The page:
I read this article a while ago:
*‘US-born neuroscientist John O’Keefe has jointly won the 2014 Nobel Prize for medicine for discovering the brain’s navigation system. Is it any surprise then that he loves Ordnance Survey maps, writes Luke Jones.
O’Keefe came to the UK from the US in the late 1960s. He was supposed to stay for only two years as part of post-doctoral study. He decided to relocate for good.
The 74-year-old told BBC Radio 4’s Today programme that he was “very attracted to many aspects of British culture”.
Two aspects that he named were the NHS and the Ordnance Survey map. “I like walking on the weekends and finding my way around,” said the professor who found that the brain has an “inner GPS system” in 1971 by discovering nerve cells that help create maps.
Simon Garfield, author of On the Map, agrees with O’Keefe that OS maps are an integral part of British culture.
“Ordnance Survey maps were originally inspired by 18th Century cartography in France,” he says. “But they’ve been associated with sodden walks in the Cairngorms and the Lakeland Fells for so long that they’ll always be thought of as British as roast beef and Big Daddy. What else makes them so? Their indefatigable finicky detail and their historic quirkiness. The maps show bracken and drinking fountains, not something you see much of on satnav.”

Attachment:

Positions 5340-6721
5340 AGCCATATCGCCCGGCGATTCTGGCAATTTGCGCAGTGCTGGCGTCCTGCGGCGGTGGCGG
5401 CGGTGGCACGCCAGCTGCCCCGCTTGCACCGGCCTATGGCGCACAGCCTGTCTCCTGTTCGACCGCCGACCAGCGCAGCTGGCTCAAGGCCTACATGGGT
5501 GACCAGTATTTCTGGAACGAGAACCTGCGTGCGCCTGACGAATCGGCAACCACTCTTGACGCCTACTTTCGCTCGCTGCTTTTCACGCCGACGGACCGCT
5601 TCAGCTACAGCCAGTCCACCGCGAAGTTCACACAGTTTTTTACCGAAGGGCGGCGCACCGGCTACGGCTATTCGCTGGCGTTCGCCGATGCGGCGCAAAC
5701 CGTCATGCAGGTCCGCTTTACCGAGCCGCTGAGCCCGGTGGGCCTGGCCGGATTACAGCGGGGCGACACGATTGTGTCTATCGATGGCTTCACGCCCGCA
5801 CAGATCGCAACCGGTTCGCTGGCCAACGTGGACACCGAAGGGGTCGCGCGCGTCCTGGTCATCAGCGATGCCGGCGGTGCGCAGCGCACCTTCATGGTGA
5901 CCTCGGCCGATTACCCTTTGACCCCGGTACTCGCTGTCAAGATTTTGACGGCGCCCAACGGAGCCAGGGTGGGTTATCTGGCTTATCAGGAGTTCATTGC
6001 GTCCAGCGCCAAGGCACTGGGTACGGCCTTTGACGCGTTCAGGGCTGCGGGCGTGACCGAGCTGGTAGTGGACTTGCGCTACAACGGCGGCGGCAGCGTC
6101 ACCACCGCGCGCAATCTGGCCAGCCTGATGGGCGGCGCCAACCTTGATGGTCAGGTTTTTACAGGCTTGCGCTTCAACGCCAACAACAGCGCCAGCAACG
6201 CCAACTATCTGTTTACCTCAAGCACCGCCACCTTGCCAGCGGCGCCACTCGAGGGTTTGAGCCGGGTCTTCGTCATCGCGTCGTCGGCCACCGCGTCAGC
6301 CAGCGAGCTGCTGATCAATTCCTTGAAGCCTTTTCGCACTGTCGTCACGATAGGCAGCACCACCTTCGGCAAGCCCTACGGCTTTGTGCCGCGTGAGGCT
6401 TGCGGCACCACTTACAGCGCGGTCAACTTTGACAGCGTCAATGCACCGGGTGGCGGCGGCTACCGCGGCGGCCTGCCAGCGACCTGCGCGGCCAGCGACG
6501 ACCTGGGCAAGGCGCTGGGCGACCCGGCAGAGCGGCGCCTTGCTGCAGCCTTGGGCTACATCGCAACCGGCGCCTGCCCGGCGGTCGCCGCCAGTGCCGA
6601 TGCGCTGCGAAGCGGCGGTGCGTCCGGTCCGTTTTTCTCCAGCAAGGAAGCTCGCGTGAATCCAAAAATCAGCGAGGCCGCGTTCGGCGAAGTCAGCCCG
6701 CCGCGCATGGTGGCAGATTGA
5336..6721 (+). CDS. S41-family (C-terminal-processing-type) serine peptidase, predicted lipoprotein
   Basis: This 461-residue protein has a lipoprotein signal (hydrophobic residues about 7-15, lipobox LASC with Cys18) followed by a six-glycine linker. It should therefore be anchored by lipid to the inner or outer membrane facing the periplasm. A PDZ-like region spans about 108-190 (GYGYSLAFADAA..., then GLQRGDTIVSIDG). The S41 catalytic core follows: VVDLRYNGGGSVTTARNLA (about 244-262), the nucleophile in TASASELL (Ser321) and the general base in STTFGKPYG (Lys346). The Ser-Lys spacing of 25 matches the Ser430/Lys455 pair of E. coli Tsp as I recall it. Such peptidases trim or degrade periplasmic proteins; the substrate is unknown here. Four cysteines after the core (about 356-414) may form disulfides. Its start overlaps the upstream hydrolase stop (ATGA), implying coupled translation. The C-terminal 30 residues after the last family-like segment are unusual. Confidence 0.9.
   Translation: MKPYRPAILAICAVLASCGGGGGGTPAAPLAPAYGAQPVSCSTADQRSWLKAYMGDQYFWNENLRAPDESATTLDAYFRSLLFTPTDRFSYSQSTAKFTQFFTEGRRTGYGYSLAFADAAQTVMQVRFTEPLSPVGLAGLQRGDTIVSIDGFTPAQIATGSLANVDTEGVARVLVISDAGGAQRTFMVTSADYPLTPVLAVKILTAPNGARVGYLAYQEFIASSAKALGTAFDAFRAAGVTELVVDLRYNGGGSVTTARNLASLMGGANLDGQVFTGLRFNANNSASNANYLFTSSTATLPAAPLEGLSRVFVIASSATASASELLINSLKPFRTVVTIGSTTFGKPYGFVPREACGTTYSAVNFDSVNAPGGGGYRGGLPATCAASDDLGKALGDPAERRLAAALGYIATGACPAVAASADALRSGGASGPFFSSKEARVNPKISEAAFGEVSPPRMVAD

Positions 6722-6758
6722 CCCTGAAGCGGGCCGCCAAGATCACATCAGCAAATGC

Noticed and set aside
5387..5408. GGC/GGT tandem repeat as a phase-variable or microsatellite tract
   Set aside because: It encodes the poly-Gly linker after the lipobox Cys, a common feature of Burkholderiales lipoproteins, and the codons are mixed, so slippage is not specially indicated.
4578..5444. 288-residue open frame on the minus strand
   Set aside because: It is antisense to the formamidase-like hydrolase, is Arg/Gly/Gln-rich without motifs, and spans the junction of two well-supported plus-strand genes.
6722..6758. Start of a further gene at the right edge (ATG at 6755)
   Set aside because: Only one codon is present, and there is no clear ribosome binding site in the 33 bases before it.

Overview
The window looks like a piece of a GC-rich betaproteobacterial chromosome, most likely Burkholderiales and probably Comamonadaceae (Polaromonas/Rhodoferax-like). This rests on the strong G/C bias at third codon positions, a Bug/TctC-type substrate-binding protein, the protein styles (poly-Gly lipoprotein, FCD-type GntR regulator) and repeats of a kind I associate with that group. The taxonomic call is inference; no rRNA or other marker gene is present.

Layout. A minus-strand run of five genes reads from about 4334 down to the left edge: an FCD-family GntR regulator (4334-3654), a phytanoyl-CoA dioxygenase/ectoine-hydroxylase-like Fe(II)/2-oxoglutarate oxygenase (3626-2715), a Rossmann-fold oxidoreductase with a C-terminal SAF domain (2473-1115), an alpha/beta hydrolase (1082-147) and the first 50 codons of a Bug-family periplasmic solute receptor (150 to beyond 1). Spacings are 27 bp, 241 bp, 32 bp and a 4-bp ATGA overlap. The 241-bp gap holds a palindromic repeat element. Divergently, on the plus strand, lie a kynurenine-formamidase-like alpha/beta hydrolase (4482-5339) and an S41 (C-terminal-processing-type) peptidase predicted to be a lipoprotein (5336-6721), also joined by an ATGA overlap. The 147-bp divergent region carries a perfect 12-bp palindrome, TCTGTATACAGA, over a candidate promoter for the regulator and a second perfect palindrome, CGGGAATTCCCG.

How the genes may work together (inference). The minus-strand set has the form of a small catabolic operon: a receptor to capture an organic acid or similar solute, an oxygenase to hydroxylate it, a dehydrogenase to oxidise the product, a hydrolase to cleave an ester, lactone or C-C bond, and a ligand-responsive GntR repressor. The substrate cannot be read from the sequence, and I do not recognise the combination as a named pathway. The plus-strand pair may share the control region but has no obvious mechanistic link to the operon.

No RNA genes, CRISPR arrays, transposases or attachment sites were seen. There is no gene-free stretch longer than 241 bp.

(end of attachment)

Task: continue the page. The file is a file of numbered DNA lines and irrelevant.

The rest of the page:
So perhaps these are two of the many reasons that we enjoy maps so much. I have a third – the idea of being lost and ‘seeing where the day takes me’ has never really appealed to me all that much. I like to know where I am and if I have a destination, I like to see how I’m going to get there. So having a map is really important to me.
With this in mind, I’m staging a little experiment the next time I’m at our water cooler. I’m going to unfold a map and ask all those that approach if they can find a point on the map and see the reactions. Will it be the time old chestnut where the men will harrumph and pore eagerly over the map eschewing any help and the women will refuse to even look at it or will I be surprised? I shall report back anon. J
*excerpt from an article in the BBC Magazine Monitor